Investors can use simple analytical tools and data to evaluate the value of a company before making investment decision. FFG’s investment experts will conduct in-depth research and due diligence based on their understanding of the industry and macroeconomic forecasts, helping you to achieve your investment goals.
One of the most commonly used indicators for evaluating whether the price of a stock is reasonable. P/E ratio equals to stock price per share divided by annual earnings per share, reflecting the payback period of an investment. If assuming that the earnings per share of a stock remains constant, a stock with 10x P/E reflects an investment payback period of 10 years. As PE multiple is different among industries, investors should make a side-by-side comparison for companies within the same industry. Investors are also advised to use forward P/E for investment evaluation, which equals to stock price per share divided by forecasted earnings per share.
Commonly used in evaluating the value of a bank, P/B ratio equals to stock price per share divided by book value per share. If P/B is greater than 1, the stock is trading at a premium to its book value; If P/B is less than 1, the stock is trading at a discount to its book value, implying the stock price is relatively lower. As a bank’s assets are mainly composed of loans, book value can reflect a bank’s capital level and operating capacity, thus P/B ratio should be used for analyzing financial stocks.
PEG equals to P/E ratio of a company divided by its earnings growth rate. If PEG is less than 1, the valuation of a company may be undervalued; If PEG is greater than 1, the valuation of a company may be overvalued. As P/E ratio does not reflect a company’s future earnings growth forecast, PEG may make up the deficiency of using P/E ratio.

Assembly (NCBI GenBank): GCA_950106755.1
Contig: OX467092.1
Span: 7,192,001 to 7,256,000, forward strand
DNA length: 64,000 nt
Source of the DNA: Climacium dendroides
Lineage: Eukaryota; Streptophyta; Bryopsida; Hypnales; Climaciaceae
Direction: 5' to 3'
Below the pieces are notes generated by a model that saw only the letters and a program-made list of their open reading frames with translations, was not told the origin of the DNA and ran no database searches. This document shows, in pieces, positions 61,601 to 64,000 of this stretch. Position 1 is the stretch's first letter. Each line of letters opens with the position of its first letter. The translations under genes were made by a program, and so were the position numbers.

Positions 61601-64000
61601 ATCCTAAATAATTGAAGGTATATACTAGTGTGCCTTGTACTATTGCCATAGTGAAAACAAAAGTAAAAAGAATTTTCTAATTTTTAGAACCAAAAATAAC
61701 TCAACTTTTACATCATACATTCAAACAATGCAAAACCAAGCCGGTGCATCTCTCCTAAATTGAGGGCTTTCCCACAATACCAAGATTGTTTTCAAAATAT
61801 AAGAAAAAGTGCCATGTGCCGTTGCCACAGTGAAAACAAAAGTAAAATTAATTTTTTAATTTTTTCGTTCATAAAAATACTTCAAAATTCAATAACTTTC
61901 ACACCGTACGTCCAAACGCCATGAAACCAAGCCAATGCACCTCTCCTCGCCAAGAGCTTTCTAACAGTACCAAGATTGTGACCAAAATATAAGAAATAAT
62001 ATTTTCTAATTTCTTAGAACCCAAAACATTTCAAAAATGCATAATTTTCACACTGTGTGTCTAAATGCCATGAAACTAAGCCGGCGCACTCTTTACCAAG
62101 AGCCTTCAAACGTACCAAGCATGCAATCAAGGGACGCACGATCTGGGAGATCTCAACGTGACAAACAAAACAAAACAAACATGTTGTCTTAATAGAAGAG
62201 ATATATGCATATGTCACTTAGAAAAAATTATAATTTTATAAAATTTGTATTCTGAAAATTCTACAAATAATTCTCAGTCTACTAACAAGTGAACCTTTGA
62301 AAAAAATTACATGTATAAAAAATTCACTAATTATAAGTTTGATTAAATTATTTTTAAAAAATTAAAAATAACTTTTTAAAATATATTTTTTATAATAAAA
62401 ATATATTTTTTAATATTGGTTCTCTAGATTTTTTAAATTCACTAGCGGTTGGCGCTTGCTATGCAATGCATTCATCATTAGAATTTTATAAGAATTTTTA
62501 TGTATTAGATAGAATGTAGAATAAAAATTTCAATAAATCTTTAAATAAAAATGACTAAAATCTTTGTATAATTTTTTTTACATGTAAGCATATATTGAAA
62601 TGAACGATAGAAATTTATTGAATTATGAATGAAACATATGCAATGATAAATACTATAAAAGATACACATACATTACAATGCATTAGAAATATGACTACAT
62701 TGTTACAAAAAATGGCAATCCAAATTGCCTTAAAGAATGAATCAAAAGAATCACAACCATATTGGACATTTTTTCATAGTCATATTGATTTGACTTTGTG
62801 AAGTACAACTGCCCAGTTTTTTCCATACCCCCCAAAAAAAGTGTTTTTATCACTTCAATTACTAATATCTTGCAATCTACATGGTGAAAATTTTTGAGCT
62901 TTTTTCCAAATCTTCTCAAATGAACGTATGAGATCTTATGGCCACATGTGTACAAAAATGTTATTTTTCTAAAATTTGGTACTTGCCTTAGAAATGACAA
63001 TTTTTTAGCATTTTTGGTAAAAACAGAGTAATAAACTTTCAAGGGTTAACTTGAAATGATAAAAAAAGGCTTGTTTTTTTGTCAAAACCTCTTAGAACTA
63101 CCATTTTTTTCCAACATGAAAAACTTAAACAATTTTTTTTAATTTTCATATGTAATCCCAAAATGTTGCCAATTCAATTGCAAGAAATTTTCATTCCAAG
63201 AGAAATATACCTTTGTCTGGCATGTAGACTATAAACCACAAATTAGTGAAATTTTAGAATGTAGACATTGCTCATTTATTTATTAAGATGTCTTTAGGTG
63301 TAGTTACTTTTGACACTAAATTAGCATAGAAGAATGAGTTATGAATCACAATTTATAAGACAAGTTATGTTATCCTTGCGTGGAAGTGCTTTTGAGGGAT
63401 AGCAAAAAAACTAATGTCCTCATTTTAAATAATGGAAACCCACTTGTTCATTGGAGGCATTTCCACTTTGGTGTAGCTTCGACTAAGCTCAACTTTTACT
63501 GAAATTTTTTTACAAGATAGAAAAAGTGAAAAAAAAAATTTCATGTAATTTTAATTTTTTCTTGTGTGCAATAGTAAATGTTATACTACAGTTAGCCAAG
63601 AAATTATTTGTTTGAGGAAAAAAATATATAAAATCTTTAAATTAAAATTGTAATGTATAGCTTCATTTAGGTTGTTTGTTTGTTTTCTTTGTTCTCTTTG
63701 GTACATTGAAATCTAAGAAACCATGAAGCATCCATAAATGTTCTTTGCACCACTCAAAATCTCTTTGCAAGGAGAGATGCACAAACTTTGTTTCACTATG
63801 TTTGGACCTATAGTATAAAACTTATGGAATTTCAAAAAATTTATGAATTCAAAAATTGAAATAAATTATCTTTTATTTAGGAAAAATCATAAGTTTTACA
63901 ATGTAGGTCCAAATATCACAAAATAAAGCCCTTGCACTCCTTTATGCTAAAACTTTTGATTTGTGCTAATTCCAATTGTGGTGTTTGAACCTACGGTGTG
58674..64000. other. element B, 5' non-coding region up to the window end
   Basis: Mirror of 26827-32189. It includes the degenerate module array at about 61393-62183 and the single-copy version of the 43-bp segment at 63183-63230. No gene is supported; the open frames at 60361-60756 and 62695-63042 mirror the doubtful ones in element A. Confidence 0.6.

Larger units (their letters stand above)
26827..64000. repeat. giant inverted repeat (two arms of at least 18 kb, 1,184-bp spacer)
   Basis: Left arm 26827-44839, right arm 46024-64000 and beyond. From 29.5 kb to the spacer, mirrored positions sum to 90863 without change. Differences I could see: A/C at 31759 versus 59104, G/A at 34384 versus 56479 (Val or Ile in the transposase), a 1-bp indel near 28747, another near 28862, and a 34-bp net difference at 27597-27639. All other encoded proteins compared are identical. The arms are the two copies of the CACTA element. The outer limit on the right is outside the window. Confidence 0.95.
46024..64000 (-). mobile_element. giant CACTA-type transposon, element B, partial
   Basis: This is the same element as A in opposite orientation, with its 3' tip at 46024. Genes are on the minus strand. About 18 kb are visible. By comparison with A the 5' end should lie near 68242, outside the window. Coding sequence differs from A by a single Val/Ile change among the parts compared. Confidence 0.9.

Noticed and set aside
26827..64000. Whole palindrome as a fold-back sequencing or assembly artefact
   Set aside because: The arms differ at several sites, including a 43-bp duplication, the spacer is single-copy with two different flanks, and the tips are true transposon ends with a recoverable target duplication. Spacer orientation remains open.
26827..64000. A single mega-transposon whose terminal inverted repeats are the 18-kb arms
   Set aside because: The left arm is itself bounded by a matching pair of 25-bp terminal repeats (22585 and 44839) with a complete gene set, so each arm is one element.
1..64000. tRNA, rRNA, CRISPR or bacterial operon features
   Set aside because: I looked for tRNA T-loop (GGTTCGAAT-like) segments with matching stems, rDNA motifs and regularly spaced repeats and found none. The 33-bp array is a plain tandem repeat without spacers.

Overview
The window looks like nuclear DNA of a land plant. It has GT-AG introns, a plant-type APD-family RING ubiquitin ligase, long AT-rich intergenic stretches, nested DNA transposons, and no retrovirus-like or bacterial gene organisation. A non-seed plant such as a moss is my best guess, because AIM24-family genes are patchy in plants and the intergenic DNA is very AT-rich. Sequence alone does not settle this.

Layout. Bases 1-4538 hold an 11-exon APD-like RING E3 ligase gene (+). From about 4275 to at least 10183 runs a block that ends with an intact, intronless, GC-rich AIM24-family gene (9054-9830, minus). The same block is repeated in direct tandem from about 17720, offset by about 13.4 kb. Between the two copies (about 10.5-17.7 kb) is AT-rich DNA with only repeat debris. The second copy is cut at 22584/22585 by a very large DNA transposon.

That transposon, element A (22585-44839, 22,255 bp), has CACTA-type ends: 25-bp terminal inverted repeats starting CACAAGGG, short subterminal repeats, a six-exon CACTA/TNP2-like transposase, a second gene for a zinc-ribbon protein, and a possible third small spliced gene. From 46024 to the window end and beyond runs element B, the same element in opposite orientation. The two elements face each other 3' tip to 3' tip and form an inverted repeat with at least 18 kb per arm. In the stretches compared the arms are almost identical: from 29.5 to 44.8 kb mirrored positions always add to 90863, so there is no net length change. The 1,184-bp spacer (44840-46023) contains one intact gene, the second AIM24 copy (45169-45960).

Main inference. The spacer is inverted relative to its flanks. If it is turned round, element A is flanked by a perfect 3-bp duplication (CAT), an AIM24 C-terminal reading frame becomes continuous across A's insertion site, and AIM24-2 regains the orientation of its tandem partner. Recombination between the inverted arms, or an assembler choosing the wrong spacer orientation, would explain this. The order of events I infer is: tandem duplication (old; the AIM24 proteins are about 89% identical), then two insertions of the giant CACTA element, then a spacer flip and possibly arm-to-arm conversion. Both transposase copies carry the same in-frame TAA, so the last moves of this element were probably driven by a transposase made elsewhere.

- Calculated by dividing total liabilities by total assets, Debt Ratio reflects a company’s financial leverage. During economic downturn, highly leveraged enterprises will be particularly vulnerable, so investors should pay attention to a company’s debt ratio.
- One of the important indicators of corporate profitability. ROE equals to after tax profits divided by net assets. Companies often reinvest earnings to seek for greater returns, ROE reflect the company’s ability to generate net profit using net assets.
- An important measure to access whether a company is worth investing. Dividend Yield equals to annual dividend paid divided by market capitalization of a company. Dividend Yield is used to compare the relative attractiveness of different interest-bearing investment products, such as bonds or bank deposits.
The stock market is ever-changing. FFG’s senior investment experts specialize in using different risk management tools to avoid various investment traps and unexpected crisis while striving for reasonable returns.
Originating from economic, political, social and geographical factors, systemic risk cannot be diversified through portfolio management. Investors should reduce exposure or stop loss in a timely manner in order to maintain profitability. FFG’s investment experts consistently evaluate global economic changes, and adjust client’s investment position during emergency situation to reduce investment risk.
Market fluctuation results from changing national economic policy and regulation.
Risk arising from changing market interest rates as increase in interest rate will increase a company’s borrowing cost, resulting in lower investment value of a stock.
When investing in foreign stock markets, the currency exchange rate will affect the return.
Financial market volatility due to political issues or natural disasters.
Market volatility of a specific financial market.
Unsystematic risk is risk derived from specific industry or company, it can be diversified through portfolio management. Unsystematic risk is caused by specific factor, it does not affect the market as a whole. FFG’s investment experts strive to prevent investors to invest in high risk company and company with imbalance risk and return through professional analysis.
Damage in profitability or even collapse due to poor management, bringing losses to investors.
Risk arising from financial issues, such as liquidity crunch which leads to insolvency.
The unethical behavior done by the management of the company. Management may make decision for their own interests which affect other shareholders adversely.
Insufficient liquidity of a stock causing shareholders hard to sell or sell at a higher cost.